Funding will be used to finalize the H-motor so it can be tested for use. The funds will enable the highly trained specialists at Eco-Motive USA who are entirely familiar with the novel and patent-pending design to comprehensively research and perform technical tests on the motor to obtain the most ecological and economical balance utilizing two different fuel-types.


The internal combustion engine vehicle has been the primary mode of transportation for at least 80 years, and has been widely available for at least 100 years. Recently, steep gasoline and diesel fuel prices have had a domino effect, raising prices on nearly every sector of the economy, which has led to renewed interest in the decrease or elimination of the dependence on fossil fuels.The use of hybrid vehicles using alternative fuels and energy sources is gaining in popularity, but the lack of infrastructure to support most hybrid vehicles is not in place, and won’t be for some time. Current hybrid vehicles are not efficient in operation and the materials are very expensive. Entire chassis and transmission must be developed from the application. Eco-Motive’s H-Motor is a “plug and play” solution.


The H-motor has two independent cylinder banks that may operate separate independently from the other but yet allow the power to be directed through one transmission.The advantage to such a system is that a cheaper or more readily available fuel may be used. Conventional dual fuel engines introduce different types of fuel into the same engine to perform properly since they cannot be designed to operate as efficiently as possible given the collective characteristics. Performance when using either side of the H-motor is not compromised while fuel efficiency and power is maximized.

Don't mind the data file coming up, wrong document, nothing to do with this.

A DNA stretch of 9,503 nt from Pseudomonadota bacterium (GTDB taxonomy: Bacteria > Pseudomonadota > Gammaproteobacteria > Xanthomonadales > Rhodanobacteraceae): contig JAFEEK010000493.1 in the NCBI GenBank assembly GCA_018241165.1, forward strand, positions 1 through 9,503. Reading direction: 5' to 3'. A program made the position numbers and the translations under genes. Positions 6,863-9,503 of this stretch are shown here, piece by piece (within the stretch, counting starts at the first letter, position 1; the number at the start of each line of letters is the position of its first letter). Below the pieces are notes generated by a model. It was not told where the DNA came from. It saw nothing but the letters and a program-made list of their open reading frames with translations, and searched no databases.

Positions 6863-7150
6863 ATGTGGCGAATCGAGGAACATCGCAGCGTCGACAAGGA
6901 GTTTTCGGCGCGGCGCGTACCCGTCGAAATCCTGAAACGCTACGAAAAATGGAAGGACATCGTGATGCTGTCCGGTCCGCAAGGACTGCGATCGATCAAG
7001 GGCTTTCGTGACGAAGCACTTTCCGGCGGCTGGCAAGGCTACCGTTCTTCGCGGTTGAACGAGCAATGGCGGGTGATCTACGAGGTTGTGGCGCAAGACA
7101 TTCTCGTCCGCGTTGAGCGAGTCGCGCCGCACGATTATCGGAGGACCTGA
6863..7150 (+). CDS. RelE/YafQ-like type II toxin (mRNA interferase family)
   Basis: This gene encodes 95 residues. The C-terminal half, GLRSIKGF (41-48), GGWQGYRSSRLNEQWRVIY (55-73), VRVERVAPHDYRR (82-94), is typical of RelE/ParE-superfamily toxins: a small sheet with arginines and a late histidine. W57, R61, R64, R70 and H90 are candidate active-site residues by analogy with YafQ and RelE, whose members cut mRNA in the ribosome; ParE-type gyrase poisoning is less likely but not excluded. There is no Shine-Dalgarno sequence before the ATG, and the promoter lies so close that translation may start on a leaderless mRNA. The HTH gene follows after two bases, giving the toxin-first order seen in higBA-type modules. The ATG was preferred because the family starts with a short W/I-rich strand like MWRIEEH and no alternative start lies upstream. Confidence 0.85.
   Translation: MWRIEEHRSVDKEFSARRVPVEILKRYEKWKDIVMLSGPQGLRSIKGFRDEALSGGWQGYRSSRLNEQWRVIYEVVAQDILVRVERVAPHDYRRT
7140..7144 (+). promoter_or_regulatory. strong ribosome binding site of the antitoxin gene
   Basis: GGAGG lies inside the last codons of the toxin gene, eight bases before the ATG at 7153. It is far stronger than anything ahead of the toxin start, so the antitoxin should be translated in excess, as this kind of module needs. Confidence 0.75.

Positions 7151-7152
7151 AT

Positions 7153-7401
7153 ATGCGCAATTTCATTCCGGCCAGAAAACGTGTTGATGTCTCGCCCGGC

The twin vertical bank hybrid internal combustion H-engine system comprises an assembly having an engine block with parallel left side and right side vertical inline piston banks. Each has a crankshaft and pistons, a cylinder head and individual fuel feeds operable on a first and second fuel type respectively.
Each piston bank operates independently of the other, but is housed within the same engine block with separate lubrication systems. The car owner selects which bank to run based on fuel availability, convenience or lower cost of a certain fuel type. The chosen engine is mechanically or electrically selected and engages a drive gear on the crankshaft of the selected engine, which transfers power to the transmission. A selector control actuates a transfer system that prevents simultaneous operation of both engines.

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